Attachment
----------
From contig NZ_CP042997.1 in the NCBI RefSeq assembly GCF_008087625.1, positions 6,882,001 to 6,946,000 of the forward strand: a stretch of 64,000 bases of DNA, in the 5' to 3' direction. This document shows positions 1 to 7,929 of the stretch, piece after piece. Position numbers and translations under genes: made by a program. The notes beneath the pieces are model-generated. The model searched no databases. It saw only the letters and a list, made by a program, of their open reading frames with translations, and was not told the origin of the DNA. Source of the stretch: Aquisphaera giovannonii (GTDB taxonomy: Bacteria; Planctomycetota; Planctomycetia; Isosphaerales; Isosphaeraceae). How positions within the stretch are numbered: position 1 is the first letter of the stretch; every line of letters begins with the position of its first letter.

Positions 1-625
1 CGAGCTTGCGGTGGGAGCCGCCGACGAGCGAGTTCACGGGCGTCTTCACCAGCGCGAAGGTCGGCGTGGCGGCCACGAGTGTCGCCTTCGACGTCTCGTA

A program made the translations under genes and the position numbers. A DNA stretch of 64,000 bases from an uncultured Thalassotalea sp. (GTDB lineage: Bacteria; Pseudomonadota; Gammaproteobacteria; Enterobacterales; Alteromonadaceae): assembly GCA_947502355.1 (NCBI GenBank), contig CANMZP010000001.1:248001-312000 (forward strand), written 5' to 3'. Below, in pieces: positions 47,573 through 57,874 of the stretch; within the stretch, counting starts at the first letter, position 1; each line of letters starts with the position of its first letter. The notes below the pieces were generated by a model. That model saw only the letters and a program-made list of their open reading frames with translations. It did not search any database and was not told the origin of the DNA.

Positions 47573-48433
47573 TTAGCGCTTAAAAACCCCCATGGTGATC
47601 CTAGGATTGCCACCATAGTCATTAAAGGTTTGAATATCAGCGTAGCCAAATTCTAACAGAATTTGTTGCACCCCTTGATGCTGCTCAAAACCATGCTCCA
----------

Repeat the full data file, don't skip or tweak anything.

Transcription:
From contig NZ_CP042997.1 in the NCBI RefSeq assembly GCF_008087625.1, positions 6,882,001 to 6,946,000 of the forward strand: a stretch of 64,000 bases of DNA, in the 5' to 3' direction. This document shows positions 1 to 7,929 of the stretch, piece after piece. Position numbers and translations under genes: made by a program. The notes beneath the pieces are model-generated. The model searched no databases. It saw only the letters and a list, made by a program, of their open reading frames with translations, and was not told the origin of the DNA. Source of the stretch: Aquisphaera giovannonii (GTDB taxonomy: Bacteria; Planctomycetota; Planctomycetia; Isosphaerales; Isosphaeraceae). How positions within the stretch are numbered: position 1 is the first letter of the stretch; every line of letters begins with the position of its first letter.

Positions 1-625
1 CGAGCTTGCGGTGGGAGCCGCCGACGAGCGAGTTCACGGGCGTCTTCACCAGCGCGAAGGTCGGCGTGGCGGCCACGAGTGTCGCCTTCGACGTCTCGTA

A program made the translations under genes and the position numbers. A DNA stretch of 64,000 bases from an uncultured Thalassotalea sp. (GTDB lineage: Bacteria; Pseudomonadota; Gammaproteobacteria; Enterobacterales; Alteromonadaceae): assembly GCA_947502355.1 (NCBI GenBank), contig CANMZP010000001.1:248001-312000 (forward strand), written 5' to 3'. Below, in pieces: positions 47,573 through 57,874 of the stretch; within the stretch, counting starts at the first letter, position 1; each line of letters starts with the position of its first letter. The notes below the pieces were generated by a model. That model saw only the letters and a program-made list of their open reading frames with translations. It did not search any database and was not told the origin of the DNA.

Positions 47573-48433
47573 TTAGCGCTTAAAAACCCCCATGGTGATC
47601 CTAGGATTGCCACCATAGTCATTAAAGGTTTGAATATCAGCGTAGCCAAATTCTAACAGAATTTGTTGCACCCCTTGATGCTGCTCAAAACCATGCTCCA